The U.S. Department of Transportation’s Hazardous Waste Class 1 Explosives category contains a wide range of potential threats. Many substances within this category are designed to cause an explosion.
So, if not properly controlled, these “dangerous goods” can present a hazard to human health and safety, either from a minor blast hazard or a mass explosion hazard.
Other substances carry inherent explosive properties due to their chemical makeup. Regardless of the type of explosive, the danger they present requires special handling and disposal.
How Class 1 Explosives Are Categorized
The Hazardous Waste Class 1 Explosives category is divided into six divisions. These goods are sorted based on the predominate hazard of the dangerous substance. This hazard is caused by a substance’s chemical and physical properties.
The lower the division number, the higher the hazard the substance presents. If the right circumstances present, explosives can react violently. This can cause catastrophic damage to surroundings through high temperatures, speeds and pressures.
1.1 Mass Explosion Hazard
Division 1.1 Explosives are organized based on their potential to cause mass explosions. Even a small ignition source will cause the entirety of a Division 1.1 substance to react instantaneously with violent and terrible force.
Gunpowder, certain fireworks and rocket fuel are easily recognizable examples of Division 1.1 Explosives. Likewise, trinitrotoluene (better known as “TNT”) is an example that is commonly utilized in a number of industries for its explosive properties.
1.2 Projection Hazard
Not all Hazardous Waste Class 1 Explosives are dangerous due solely to their explosive properties. For example, the risk from Division 1.2 Explosives comes from the substance’s tendency to emit dangerous projectiles with its explosive force. Numerous forms of ammunition and grenades are designed to project harmful shrapnel upon explosive impact.
1.3 Fire Hazard
Similarly, Division 1.3 Explosives carry the threat of a fire hazard in addition to projection or explosive properties. The flash powder used in pyrotechnics and fireworks is a common example of this type of explosive hazard.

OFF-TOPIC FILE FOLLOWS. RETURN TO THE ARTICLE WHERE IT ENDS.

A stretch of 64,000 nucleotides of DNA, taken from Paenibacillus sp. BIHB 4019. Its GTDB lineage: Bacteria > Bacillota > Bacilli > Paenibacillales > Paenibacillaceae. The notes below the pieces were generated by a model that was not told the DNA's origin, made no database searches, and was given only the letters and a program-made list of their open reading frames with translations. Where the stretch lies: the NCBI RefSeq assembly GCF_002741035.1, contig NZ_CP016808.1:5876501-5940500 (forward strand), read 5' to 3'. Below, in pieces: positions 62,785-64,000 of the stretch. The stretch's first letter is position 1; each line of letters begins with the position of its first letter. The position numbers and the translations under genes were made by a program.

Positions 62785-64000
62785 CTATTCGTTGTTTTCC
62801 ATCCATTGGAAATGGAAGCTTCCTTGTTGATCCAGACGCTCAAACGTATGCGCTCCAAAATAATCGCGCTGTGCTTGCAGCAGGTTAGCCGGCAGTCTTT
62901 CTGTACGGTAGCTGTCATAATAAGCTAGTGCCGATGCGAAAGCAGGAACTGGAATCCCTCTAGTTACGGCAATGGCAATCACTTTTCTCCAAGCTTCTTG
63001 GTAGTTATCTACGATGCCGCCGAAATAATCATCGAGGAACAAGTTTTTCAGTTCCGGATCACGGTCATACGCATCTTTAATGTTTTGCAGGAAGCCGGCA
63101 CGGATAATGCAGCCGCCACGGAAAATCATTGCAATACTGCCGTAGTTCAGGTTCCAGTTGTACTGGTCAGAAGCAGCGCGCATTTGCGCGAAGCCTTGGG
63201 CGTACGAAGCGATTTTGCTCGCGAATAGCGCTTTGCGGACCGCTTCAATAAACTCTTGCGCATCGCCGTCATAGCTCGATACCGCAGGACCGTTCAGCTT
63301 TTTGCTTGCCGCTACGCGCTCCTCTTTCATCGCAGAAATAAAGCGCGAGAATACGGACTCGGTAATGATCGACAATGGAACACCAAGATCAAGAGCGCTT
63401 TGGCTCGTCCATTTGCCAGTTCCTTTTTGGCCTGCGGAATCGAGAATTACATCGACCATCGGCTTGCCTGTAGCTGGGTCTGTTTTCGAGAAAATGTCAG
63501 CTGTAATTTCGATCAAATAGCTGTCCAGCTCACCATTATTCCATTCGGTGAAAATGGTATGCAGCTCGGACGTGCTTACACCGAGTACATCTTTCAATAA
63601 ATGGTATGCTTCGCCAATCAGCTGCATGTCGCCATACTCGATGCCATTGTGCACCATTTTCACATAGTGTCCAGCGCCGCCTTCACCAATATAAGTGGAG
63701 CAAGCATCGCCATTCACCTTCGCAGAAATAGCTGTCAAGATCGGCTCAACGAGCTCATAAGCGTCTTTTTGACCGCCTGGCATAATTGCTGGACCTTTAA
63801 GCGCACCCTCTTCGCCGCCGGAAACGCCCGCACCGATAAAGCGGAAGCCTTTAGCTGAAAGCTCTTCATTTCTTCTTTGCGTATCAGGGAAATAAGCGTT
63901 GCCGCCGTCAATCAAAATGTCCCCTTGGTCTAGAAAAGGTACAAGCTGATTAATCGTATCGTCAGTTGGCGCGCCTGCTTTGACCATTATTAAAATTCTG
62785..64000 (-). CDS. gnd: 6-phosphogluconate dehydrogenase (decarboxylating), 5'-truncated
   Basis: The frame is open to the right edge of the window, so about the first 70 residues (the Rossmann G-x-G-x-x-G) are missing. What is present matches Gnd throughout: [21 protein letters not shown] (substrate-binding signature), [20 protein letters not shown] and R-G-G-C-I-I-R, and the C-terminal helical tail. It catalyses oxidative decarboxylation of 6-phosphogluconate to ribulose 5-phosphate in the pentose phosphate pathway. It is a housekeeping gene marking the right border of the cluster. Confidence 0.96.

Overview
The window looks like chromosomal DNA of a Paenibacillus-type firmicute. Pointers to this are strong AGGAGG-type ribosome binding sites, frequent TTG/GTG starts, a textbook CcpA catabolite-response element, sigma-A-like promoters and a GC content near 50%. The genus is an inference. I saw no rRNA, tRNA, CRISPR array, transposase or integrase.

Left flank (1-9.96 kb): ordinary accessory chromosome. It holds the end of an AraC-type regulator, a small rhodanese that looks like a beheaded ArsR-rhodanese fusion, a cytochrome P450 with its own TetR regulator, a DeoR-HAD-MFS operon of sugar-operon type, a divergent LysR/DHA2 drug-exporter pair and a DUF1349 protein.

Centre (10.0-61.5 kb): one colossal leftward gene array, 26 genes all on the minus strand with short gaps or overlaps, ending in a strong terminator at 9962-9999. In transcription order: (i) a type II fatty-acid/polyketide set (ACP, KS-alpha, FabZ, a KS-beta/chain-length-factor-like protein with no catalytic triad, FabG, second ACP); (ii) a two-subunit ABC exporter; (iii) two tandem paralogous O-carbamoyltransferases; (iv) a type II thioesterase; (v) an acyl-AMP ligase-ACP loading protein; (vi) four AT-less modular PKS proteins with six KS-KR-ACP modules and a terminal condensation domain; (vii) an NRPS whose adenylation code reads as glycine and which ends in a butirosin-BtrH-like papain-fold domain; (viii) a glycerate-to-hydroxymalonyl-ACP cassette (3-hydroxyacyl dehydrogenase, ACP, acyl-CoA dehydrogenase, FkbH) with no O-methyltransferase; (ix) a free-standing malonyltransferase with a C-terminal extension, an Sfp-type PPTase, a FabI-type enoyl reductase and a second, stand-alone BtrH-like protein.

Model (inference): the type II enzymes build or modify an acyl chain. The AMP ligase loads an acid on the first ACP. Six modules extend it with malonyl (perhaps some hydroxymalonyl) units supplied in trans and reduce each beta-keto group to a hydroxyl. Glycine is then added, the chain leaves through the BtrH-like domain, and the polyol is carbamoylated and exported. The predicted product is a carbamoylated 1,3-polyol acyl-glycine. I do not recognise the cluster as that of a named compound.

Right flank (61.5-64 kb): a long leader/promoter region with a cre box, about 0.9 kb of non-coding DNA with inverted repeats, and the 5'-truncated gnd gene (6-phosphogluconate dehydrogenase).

1.4 Package Confined
The final three divisions, 1.4, 1.5, and 1.6, carry lessened risks compared Division 1.1 explosives, but are still dangerous in their own right.
Division 1.4 substances, like those found in signal flares, cause minor explosion that are mostly contained to their own packaging. Other examples include tracers for ammunition, certain types of fireworks and weapon cartridges, and distress signals.
These substances only present a small hazard if they are ignited during transport. Even if this occurs, the package they are being transported in largely confines any hazards from the explosion, such as large projectiles.
1.5 Insensitive Substances
Division 1.5 Explosives have the potential to cause mass explosions (like 1.1 Explosives) but are inert in most conditions. Although the substances have the potential to create a mass explosion hazard, they are so insensitive that the probability of detonation occurring is very little. An example of this blasting agent is an ammonium nitrate-fuel oil mixture that contains only ammonium nitrate in pellet form and fuel oil.
However, if large quantities of these substances are transported by ship, there is a greater opportunity for detonation. That’s why the stowage provisions for Division 1.5 substances are the same as Division 1.1 substances.
1.6 Extremely Insensitive Substances
Likewise, Division 1.6 Explosives carry both minimal sensitivity to ignition and will not produce a mass explosion. These detonating substances are extremely insensitive and demonstrate a negligible probability of initiation that is accidental.
Why They Are Regulated
Class 1 Explosives can cause catastrophic damage to human health, infrastructure and transportation if not properly controlled and regulated.
If a chemical reaction occurs, explosives can produce damaging forces that contain hazardous amounts of smoke, gas, heat and sound. Risks include:
Environmental: Explosive substances can slowly degrade in the environment. This may then cause them to produce dangerous by-products before they decompose completely. How much damage could occur depends on the substance’s composition and how much is released into the environment.
Property: Explosions are most often characterized by their heat, light, sound and pressure. Explosions create a shock wave, which can cause enormous damage to any property nearby.
People: Physical dangers are extensive for people when an explosion occurs. Workers and other victims may experience physical and chemical burns from the heat and substances, ruptured lungs and eardrums from shock waves, and traumatic injuries from flying debris and missiles. Emitted gases and fumes can be inhaled, causing internal injuries and long-term health complications.
The Importance of Compliance
If your business works with Class 1 Explosives, it’s important to make sure they are transported and disposed of properly. Offering comprehensive training programs for employees who are exposed to hazardous substances also is essential to promote the highest safety standards in the workplace.
We recommend that you work with an experienced hazardous materials services company to:
Ensure you are in compliance with all state and federal regulations.
Avoid hefty fines, liability from danger and injury to your employees and others.
Properly transport and dispose of hazardous wastes and non-hazardous wastes.
It’s also important to note that storing different chemicals in nearby areas or in the same area can cause a chemical reaction. This can start a fire, cause an explosion or produce poisonous gasses. Certain explosive substances must be segregated from one another, including during disposal. Working with a hazardous materials services company can ensure disposal occurs safely.